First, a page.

Leafs obtain Phaneuf from Flames
"Of course the centerpiece of the deal is Dion Phaneuf," Leafs GM Brian Burke said at a news conference Sunday. "A couple of words come to mind with him, like 'elite player.' He's a warrior, he's got a cannon for a shot and he plays the game hard. I want players that play the game hard. He makes our power play better, he's a big hitter and a quality human being. We're thrilled to have him."
The shakeup comes after Toronto's 5-3 loss to the Vancouver Canucks on Saturday night to extend its winless streak to six games. The Leafs (17-28-11, 45 points) are tied with Carolina for last in the Eastern Conference.
"We've got to create tension where there's enough talent on the roster and a high enough battle level that the coach has decisions to make," Burke said. "Right now he doesn't have decisions to make. It's these guys who got to go on the ice. We're trying to change that. Today is an important part of changing that.
"We're still open for business, we're not done," he added.
Phaneuf had 10 goals, 12 assists and 49 penalty minutes as of Sunday. In 378 career games over five seasons he has 75 goals, 153 assists and 522 penalty minutes, all with the Flames.
"It was definitely a shock, but I'm very excited about going to Toronto and being a Maple Leaf," Phaneuf said.
"It's part of the business." he added. "It's a cliche. If Wayne Gretzky can get traded anyone can get traded. I was very surprised, but on the other hand I'm very excited to be going to the biggest hockey market in the world."
The Leafs gave up two of their top scorers in Stajan (16 goals, 25 assists) and Hagman (20 goals, 13 assists) to obtain Phaneuf.
"We're just going to have to find other ways to manufacture offense," Toronto coach Ron Wilson said.
"In one fell swoop, we've made ourself the youngest team in the league," he added. "Instead of looking back, we're looking forward."
Burke said the Flames didn't want to deal Phaneuf earlier in the season.
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"We asked about him earlier in the year and the answer was no," Burke said.
But the Flames had a nine-game winless streak and Calgary GM Darryl Sutter was clearly feeling the pressure to make a big move.
Phaneuf has four more years left on his deal after this season at an average of $6.5 million per year.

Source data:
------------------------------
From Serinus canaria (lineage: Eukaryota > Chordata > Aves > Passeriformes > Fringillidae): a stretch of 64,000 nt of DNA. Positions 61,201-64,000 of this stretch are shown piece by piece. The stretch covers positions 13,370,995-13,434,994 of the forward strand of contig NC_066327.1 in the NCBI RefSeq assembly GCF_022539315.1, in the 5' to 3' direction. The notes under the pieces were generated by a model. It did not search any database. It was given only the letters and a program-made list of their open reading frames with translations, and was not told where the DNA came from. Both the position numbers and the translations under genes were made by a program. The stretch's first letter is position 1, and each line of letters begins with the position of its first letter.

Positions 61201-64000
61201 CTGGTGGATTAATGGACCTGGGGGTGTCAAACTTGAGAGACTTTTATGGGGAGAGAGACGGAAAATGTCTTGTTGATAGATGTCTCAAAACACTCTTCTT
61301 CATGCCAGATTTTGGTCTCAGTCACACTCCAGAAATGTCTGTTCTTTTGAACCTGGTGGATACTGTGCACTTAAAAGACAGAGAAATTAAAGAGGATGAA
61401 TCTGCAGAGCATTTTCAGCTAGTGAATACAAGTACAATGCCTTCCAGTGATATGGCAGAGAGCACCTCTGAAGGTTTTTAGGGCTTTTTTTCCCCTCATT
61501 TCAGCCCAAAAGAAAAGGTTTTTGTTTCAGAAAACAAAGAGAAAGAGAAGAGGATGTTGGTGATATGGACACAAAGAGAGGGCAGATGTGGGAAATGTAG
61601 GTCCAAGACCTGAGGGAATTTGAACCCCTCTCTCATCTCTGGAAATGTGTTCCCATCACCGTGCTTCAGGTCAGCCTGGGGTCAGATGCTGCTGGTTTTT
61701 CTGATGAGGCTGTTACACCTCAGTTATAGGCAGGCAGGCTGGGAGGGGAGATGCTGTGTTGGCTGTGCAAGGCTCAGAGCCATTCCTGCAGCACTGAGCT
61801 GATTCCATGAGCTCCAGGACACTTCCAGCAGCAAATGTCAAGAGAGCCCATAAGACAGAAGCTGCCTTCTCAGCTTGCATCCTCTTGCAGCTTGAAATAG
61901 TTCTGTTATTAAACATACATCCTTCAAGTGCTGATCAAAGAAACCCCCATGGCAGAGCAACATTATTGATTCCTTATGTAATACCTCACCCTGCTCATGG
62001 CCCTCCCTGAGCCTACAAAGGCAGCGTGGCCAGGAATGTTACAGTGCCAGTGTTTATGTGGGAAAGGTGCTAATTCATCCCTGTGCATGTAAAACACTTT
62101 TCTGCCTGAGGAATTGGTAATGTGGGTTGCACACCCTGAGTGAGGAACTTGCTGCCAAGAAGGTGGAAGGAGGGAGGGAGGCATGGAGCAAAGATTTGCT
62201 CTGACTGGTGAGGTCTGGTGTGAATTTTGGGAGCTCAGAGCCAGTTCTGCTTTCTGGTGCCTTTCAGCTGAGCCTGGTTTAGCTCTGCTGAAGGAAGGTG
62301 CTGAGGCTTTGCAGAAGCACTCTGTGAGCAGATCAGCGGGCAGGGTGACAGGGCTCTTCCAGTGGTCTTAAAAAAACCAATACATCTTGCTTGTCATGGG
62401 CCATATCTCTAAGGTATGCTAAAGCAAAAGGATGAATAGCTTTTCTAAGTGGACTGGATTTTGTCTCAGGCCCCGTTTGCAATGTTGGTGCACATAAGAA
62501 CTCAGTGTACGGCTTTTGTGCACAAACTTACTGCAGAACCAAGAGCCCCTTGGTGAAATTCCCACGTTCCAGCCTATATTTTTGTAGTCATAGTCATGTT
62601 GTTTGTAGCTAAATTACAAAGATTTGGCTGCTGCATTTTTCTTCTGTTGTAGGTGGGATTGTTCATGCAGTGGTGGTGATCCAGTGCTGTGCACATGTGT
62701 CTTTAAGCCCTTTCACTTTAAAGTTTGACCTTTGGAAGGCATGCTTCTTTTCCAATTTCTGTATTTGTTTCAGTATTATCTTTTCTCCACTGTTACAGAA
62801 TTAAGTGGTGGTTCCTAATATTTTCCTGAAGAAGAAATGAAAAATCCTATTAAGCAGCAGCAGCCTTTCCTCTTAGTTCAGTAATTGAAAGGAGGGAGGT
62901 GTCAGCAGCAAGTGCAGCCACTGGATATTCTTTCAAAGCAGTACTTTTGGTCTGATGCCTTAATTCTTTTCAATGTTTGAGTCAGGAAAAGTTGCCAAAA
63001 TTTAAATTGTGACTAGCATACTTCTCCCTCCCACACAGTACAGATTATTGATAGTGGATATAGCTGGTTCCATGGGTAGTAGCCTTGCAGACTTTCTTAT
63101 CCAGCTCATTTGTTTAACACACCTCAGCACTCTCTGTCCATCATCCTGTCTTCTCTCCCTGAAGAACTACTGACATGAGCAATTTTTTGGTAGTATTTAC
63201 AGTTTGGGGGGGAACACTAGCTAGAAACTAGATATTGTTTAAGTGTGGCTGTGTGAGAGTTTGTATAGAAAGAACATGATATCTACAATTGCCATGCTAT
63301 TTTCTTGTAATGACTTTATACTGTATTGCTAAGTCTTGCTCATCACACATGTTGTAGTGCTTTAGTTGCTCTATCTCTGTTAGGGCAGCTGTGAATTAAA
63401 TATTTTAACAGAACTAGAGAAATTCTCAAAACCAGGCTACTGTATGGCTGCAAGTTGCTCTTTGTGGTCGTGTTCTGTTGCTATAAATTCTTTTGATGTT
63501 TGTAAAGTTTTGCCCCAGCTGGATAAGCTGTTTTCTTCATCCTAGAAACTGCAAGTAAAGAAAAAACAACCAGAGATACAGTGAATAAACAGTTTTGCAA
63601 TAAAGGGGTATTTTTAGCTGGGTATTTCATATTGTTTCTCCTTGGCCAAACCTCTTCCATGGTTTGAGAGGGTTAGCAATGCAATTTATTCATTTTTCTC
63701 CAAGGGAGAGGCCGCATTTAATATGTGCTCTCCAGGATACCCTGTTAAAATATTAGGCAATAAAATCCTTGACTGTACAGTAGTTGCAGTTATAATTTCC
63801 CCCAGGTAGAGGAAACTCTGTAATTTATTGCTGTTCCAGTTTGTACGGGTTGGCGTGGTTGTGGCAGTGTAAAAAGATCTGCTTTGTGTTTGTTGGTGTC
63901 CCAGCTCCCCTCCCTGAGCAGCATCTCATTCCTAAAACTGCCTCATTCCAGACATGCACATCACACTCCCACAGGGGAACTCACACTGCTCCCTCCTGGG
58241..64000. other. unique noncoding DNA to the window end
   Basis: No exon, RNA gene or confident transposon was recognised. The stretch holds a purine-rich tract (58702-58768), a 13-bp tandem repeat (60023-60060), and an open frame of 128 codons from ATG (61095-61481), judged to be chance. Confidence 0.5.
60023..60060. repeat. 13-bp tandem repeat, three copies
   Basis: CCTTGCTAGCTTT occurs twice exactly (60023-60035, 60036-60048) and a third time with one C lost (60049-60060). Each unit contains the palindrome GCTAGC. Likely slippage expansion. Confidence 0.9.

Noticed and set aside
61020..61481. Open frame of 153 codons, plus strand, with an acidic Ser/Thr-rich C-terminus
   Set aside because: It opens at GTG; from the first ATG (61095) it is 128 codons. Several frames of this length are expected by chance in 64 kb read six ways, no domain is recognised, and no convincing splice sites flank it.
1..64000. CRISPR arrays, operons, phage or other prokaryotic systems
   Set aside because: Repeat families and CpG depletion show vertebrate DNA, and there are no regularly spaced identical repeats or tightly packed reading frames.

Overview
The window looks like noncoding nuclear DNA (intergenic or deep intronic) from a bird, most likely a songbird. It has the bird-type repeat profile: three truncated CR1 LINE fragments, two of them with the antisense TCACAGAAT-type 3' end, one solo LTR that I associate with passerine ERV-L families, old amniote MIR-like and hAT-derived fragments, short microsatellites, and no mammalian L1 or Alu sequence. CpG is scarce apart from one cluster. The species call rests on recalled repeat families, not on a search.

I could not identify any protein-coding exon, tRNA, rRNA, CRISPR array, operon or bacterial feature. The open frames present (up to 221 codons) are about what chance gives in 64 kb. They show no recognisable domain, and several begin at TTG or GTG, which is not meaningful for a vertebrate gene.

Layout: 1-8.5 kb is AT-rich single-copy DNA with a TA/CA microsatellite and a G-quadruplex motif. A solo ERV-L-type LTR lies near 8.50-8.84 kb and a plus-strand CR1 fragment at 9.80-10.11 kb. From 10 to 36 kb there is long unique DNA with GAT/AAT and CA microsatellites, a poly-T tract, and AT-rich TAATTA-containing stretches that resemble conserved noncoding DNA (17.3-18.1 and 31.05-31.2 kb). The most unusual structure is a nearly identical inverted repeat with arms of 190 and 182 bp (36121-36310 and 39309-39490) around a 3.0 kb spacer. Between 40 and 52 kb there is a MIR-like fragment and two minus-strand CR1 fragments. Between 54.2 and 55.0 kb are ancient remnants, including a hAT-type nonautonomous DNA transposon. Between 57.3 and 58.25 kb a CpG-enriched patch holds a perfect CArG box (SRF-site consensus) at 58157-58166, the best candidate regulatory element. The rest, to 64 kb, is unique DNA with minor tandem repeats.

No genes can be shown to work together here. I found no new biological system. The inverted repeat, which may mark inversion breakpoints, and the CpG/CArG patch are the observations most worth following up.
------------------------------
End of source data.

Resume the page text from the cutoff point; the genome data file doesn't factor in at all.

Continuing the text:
White will be a restricted free agent July 1, while Stajan will be an unrestricted free agent.
The trade of Giguere made sense for the Ducks, as they signed goalie Jonas Hiller to a four-year contract extension on Saturday.
Giguere had to waive his no-trade clause for the deal to go through, "but he wanted to come here," Burke said. "When I spoke to him, he was excited."
"Obviously I have a history with this player, won a championship with him in Anaheim," Burke said. "But more importantly he has a history with our goalie coach."
Leafs goalie coach Francois Allaire was Giguere's goalie coach in Anaheim until coming to Toronto last summer.
Blake has two more years left after this season at $3 million per year, although his annual salary cap hit is $4 million. Toskala is an unrestricted free agent as of July 1.
The acquisition of Giguere will allow the Leafs to give Swedish rookie Jonas Gustavsson more time to learn.
Toskala has a 3.66 goals-against average over 26 games while Gustavsson -- who twice has been treated for a heart problem this year -- has a 3.03 GAA in his 31 appearances.
Sjostrom, taken 11th overall in the 2001 draft by Phoenix, has one goal and five assists in 56 games this season.
White had nine goals and 17 assists in 56 games and Mayers two goals and six assists in 48 games.
Blake had 10 goals and 16 assists in 56 games.
Giguere has a 4-8-5 record with a 3.14 GAA and a .900 save percentage this season. Hiller is 21-15-2 with a 2.75 GAA and a .920 save percentage.
Giguere was drafted 13th overall by the Hartford Whalers in the 1995 draft. He played in the Flames organization for four seasons before joining the Ducks in 2000.
He captured the 2003 Conn Smythe Trophy before winning the Stanley Cup with the Ducks in 2007.
Information from ESPN.com's Pierre LeBrun and The Associated Press was used in this report.
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